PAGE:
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Anonymous asked in TravelOther - Destinations · 1 decade ago

Details abt "Pitcairn Islands" ?

Details abt "Pitcairn Islands" ?

British territory.

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  • Yesh
    Lv 5
    1 decade ago
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    The Pitcairn Islands (pronounced /ˈpɪtkɛən/;[1] Pitkern: Pitkern Ailen), officially named the Pitcairn, Henderson, Ducie and Oeno Islands, are a group of four volcanic islands in the southern Pacific Ocean. The islands are a British overseas territory (formerly a British colony), the last remaining in the Pacific. The names of the islands are Pitcairn, Henderson, Ducie, and Oeno; only Pitcairn, the second largest, is inhabited.

    The islands are best known as home of the descendants of the Bounty mutineers and the Tahitians who accompanied them, an event retold in numerous books and films. This story is still apparent in the surnames of many of the islanders. With only 50 inhabitants (from nine families), Pitcairn is also notable for being the least populated jurisdiction in the world (although it is not a sovereign nation). The United Nations Committee on Decolonisation includes the Pitcairn Islands on the United Nations list of Non-Self-Governing Territories.

    History:

    The original settlers of the Pitcairn Islands were Polynesians who appear to have lived on Pitcairn and Henderson for several centuries. Although archaeologists believe that Polynesians were living on Pitcairn as late as the 15th century, the islands were uninhabited when they were discovered by Europeans.[3]

    Ducie and Henderson Islands are believed to have been discovered by Europeans on 26 January 1606 by Portuguese sailor Pedro Fernandes de Queirós, sailing for the Spanish crown, who named them La Encarnación ("Incarnation") and San Juan Bautista ("Saint John the Baptist"), respectively. However, some sources express doubt about exactly which of the islands were visited and named by Queirós, suggesting that Queirós’ La Encarnación may actually have been Henderson Island, and San Juan Bautista may have been Pitcairn Island.[4]

    Ducie Island was rediscovered in 1791 by the British Captain Edwards aboard HMS Pandora and named after Francis, Lord Ducie, a captain in the Royal Navy. It was annexed by Britain on 19 December 1902, and in 1938 it was formally incorporated into Pitcairn to become part of a single administrative unit (the "Pitcairn Group of Islands"). Henderson Island was rediscovered on 17 January 1819 by a British Captain James Henderson of the British East India Company ship Hercules. On 2 March 1819, Captain Henry King, sailing aboard the Elizabeth, landed on the island to find the king's colours already flying. His crew scratched the name of their ship into a tree, and for some years the island's name was Elizabeth or Henderson. Henderson Island was annexed by Britain and incorporated into Pitcairn in 1938. Oeno Island was discovered on 26 January 1824 by U.S. Captain George Worth aboard the whaler Oeno. On 10 July 1902, Oeno was annexed by Britain. It was incorporated into Pitcairn in 1938. Pitcairn Island itself was discovered on 3 July 1767 by the crew of the British sloop HMS Swallow, commanded by Captain Philip Carteret (though according to some it had perhaps been visited by Queirós in 1606). It was named after Midshipman Robert Pitcairn, a fifteen-year-old crew member who was the first to sight the island. Robert Pitcairn was the son of British Marine Officer John Pitcairn.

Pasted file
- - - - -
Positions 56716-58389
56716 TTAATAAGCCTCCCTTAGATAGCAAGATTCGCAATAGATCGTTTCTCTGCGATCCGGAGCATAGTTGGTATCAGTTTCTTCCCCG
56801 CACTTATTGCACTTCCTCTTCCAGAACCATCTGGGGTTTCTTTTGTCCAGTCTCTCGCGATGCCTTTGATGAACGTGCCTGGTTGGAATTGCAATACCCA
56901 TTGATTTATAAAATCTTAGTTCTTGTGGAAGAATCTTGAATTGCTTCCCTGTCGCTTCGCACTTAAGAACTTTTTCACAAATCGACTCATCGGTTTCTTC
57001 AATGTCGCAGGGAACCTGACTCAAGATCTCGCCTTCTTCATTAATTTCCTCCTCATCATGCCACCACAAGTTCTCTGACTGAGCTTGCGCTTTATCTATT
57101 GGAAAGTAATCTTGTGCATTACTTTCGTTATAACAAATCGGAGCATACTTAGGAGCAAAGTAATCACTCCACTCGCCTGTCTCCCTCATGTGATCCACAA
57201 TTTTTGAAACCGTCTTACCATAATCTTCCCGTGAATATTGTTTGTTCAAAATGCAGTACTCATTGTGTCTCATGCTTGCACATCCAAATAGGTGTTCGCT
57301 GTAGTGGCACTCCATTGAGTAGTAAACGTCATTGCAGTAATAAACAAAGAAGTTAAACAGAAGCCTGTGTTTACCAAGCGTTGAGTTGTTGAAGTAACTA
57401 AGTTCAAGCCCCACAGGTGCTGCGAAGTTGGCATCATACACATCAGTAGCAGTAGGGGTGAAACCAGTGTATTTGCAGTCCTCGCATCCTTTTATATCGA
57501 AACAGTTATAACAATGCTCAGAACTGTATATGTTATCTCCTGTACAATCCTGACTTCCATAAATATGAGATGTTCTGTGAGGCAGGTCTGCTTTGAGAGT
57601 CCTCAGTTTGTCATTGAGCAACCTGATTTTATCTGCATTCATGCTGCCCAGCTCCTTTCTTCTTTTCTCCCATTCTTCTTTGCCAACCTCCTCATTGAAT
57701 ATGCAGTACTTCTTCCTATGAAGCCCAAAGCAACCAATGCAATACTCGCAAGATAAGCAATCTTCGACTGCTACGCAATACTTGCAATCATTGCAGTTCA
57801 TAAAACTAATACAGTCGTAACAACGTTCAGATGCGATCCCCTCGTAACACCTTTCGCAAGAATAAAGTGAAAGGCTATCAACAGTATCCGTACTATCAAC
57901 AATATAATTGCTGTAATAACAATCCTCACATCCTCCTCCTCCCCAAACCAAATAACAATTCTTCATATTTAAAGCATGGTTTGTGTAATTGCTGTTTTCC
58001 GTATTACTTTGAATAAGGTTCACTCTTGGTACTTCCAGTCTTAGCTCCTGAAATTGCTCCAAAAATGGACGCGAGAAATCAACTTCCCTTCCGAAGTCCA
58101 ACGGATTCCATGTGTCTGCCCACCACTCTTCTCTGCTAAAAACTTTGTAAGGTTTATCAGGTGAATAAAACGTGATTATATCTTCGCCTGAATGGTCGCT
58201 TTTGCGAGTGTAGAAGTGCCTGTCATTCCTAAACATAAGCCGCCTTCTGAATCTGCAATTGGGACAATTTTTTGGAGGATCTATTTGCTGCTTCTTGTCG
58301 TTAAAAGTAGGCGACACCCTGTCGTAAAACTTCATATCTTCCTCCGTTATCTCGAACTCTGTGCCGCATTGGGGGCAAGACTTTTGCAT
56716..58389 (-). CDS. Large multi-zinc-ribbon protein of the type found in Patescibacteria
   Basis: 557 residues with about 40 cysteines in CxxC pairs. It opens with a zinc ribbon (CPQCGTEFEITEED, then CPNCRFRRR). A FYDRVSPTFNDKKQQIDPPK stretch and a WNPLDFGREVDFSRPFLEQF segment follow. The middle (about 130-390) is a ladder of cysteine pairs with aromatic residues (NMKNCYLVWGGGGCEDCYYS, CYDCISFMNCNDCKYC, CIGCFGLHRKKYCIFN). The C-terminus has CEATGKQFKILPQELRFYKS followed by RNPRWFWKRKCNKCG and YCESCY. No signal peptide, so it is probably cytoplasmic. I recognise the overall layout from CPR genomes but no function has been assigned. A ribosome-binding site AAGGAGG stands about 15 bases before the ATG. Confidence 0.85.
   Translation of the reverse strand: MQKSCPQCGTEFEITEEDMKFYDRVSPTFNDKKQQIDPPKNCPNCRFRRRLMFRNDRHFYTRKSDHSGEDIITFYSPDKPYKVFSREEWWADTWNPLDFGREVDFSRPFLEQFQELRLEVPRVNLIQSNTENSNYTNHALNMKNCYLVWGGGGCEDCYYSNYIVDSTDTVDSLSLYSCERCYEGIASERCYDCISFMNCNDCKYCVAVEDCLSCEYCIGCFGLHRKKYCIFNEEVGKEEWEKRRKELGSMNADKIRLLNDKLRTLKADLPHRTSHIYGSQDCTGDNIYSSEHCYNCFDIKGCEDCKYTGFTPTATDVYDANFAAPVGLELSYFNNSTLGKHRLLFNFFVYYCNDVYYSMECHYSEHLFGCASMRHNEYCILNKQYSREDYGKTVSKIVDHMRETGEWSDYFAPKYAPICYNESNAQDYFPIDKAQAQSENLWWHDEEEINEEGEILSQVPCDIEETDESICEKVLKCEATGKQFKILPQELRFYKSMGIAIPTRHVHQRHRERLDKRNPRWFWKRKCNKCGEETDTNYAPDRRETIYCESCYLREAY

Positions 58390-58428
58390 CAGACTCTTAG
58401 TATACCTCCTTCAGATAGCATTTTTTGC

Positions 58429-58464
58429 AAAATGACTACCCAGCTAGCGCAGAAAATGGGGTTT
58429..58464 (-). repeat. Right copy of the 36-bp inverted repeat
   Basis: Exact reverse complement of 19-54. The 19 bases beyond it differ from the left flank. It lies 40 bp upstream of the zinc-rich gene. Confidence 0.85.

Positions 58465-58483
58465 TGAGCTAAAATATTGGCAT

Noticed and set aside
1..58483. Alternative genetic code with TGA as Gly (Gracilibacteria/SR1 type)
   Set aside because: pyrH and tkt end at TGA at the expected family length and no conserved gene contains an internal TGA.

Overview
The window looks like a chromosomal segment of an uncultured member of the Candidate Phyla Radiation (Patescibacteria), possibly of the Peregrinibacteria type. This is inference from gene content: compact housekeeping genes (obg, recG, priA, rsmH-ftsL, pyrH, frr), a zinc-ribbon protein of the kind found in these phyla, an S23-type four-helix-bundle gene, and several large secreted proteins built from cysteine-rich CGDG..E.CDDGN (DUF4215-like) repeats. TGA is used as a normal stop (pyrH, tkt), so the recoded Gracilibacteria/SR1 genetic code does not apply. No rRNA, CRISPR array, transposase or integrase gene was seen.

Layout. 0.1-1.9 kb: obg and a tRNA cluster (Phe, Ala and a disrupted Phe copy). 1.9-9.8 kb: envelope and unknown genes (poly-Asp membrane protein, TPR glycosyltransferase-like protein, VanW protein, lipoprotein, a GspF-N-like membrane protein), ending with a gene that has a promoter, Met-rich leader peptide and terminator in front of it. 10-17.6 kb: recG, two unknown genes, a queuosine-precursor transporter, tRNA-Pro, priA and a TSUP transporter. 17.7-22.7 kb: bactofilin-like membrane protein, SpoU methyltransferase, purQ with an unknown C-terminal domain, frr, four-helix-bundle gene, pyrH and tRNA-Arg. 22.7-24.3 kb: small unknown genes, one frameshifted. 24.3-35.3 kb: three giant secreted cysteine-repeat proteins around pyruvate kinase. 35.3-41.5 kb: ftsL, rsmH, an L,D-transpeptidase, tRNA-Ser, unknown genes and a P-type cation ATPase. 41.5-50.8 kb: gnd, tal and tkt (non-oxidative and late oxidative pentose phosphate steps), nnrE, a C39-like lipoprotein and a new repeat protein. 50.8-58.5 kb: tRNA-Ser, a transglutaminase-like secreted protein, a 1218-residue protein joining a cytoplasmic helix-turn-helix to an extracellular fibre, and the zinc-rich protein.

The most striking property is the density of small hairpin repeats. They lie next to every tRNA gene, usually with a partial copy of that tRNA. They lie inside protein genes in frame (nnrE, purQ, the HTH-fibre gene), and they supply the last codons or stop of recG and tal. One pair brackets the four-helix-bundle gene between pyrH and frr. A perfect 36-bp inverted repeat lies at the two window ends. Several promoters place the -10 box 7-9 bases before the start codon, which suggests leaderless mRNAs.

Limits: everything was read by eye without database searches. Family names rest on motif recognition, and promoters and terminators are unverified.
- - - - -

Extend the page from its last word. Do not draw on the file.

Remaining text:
Geodesy Collection on Pitcairn Island

    Carteret, who sailed without the newly invented accurate marine chronometer, charted the island at 25° 2’ south and 133° 21’ west of Greenwich, but although the latitude was reasonably accurate the longitude was incorrect by about 3°. This made Pitcairn difficult to find, as highlighted by the failure of Captain James Cook to locate the island in July 1773.

    In 1790, the mutineers of the Bounty and their Tahitian companions, some of whom may have been kidnapped from Tahiti, settled on Pitcairn Island and set fire to the Bounty. The wreck is still visible underwater in Bounty Bay. The ship itself was discovered in 1957 by National Geographic explorer Luis Marden. Although the settlers were able to survive by farming and fishing, the initial period of settlement was marked by serious tensions among the settlers. Alcoholism, murder, disease and other ills took the lives of most mutineers and Tahitian men. John Adams and Ned Young turned to the Scriptures using the ship's Bible as their guide for a new and peaceful society. Young eventually died of an asthmatic infection. The Pitcairners also converted to Christianity; later they would convert from their existing form of Christianity to Seventh-day Adventism after a successful Adventist mission in the 1890s. After the rediscovery of Pitcairn, John Adams was granted amnesty for his mutiny.

    Politics of the Pitcairn Islands takes place in a framework of a parliamentary representative democratic dependency, whereby the Mayor is the head of government. The territories constitution is the Local Government Ordinance of 1964. In terms of population, the Pitcairn Islands is the smallest democracy in the world.

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